Abercrombie & Fitch (A&F) has often been portrayed as an iconic case of scent marketing. It was one of the first brands to make scent a crucial part of its identity. Even Charles Spence, head of the Crossmodal Research Lab at Oxford, referred to A&F’s dominant multisensory experience as “very popular among younger shoppers“. In fact, following the opening of its flagship store in Tokyo, A&F employees reported in online discussions that trucks drove around the area and sprayed the streets with its signature fragrance, ”Fierce”.
However, among critical consumers A&F has already long been discussed as a negative example of how retailers manipulate sight, smell, and sound to trigger purchase behavior in consumers. The secret power of subliminal forces backfired as a perception of manipulation. Even Time magazine popularized a study, which argues that the cologne sprayed throughout the stores actually causes consumer anxiety. Building on the same study, a Fast Co. magazine even concluded that A&F should simply change its store signature scent.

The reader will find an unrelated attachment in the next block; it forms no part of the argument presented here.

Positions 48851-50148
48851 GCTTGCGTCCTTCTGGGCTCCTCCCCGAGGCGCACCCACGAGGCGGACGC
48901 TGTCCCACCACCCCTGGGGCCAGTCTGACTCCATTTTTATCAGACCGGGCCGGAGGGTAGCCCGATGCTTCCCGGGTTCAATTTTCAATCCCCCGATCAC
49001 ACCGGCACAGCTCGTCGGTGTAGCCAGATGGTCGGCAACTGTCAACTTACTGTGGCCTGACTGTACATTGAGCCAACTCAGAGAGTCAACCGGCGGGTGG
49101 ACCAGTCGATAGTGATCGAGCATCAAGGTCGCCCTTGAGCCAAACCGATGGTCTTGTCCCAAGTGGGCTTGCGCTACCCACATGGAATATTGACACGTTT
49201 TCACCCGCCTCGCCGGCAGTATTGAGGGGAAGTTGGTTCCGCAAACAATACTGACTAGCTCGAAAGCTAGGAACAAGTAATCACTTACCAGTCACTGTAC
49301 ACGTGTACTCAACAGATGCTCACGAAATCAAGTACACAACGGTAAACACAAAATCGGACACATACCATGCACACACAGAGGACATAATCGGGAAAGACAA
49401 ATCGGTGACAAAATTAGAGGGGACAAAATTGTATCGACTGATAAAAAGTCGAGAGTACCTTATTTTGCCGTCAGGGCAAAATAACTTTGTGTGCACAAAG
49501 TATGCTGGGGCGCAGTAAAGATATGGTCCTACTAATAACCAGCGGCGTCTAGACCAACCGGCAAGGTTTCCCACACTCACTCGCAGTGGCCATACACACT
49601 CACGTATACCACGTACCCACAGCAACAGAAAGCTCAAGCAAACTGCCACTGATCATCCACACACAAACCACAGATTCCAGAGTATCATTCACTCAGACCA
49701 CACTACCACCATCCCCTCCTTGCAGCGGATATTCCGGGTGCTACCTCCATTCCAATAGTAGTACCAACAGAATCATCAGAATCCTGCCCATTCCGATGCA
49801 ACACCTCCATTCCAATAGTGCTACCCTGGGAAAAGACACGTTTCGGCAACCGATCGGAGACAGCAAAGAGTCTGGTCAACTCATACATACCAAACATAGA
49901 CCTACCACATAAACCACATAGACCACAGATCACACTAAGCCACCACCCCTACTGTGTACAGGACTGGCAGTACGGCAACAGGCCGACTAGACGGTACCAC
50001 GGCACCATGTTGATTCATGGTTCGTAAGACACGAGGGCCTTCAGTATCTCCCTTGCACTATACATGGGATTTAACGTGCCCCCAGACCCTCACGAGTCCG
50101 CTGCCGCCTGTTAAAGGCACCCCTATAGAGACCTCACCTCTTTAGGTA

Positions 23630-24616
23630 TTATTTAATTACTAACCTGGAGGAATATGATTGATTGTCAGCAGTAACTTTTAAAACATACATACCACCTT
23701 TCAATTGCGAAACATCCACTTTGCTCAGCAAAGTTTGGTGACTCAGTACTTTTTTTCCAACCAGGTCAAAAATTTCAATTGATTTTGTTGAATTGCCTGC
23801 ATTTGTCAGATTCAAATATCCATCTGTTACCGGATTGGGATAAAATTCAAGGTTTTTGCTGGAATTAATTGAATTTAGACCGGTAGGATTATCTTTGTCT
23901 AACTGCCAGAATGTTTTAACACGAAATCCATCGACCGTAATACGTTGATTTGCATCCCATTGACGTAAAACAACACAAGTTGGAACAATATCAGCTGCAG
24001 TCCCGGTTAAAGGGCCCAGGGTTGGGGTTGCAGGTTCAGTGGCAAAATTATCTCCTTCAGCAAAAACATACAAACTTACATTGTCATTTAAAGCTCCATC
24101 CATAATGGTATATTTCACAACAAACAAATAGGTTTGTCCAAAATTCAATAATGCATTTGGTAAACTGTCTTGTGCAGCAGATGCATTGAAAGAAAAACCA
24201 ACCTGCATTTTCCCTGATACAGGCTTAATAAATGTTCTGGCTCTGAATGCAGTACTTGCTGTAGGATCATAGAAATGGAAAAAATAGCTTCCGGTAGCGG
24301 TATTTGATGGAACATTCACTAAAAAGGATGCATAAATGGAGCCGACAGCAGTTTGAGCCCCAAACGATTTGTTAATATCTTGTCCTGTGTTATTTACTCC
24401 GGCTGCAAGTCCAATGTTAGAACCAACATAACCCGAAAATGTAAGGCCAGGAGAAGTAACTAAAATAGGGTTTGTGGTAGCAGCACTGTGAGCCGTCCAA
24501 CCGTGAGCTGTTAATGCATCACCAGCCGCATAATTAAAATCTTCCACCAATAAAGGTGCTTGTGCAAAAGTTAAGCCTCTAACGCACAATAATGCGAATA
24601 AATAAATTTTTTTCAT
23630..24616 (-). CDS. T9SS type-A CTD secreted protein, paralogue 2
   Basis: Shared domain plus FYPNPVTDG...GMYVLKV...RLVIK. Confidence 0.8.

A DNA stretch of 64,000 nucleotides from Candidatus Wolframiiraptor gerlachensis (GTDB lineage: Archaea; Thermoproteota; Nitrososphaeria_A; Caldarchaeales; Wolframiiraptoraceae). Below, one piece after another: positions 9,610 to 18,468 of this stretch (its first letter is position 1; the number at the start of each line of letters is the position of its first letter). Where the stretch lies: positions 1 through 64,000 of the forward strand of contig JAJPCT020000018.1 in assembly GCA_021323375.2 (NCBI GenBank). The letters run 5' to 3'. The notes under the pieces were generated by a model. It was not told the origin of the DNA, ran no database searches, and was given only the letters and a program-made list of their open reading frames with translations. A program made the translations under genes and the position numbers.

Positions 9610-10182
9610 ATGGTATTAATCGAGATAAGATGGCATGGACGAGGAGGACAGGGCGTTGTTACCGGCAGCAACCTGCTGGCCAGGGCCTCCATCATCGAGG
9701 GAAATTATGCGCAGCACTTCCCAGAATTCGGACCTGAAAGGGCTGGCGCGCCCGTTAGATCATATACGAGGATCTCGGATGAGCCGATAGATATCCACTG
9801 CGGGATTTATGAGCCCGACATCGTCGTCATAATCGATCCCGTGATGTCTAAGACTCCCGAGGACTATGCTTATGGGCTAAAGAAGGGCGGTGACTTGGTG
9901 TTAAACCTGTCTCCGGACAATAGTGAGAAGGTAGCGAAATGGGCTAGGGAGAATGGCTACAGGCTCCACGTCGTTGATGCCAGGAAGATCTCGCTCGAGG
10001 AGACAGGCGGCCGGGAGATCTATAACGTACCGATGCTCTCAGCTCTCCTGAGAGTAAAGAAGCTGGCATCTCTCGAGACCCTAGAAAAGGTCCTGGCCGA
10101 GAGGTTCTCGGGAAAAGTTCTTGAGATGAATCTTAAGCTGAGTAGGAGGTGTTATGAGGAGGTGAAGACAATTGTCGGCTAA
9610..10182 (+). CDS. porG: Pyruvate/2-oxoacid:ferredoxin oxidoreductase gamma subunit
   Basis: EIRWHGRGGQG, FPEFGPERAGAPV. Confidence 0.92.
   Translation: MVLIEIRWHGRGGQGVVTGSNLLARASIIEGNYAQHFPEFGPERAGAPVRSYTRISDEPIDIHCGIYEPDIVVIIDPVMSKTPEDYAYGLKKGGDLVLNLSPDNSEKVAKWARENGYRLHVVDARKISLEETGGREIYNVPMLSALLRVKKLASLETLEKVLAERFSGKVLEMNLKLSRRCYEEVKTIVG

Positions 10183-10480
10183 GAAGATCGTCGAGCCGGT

This week, business media published the results of the most recent American Customer Satisfaction Index. A&F scored the lowest out of 22 specialty retailers. Forbes speaks of A&F as the most hated retailer in the US. Much has been written about the brand’s problematic overtly sexual advertising. But what Forbes and other media do not talk about is the role of the prominent use of scent and its promotion in a large part of the business community. It is high time to get beyond gut feelings and naive beliefs about the use of scent in service settings.
Spence, C., Puccinelli, N. M., Grewal, D., & Roggeveen, A. L. (2014). “Store Atmospherics: A Multisensory Perspective.” Psychology & Marketing, 31(7), 472–488. http://doi.org/10.1002/mar.20709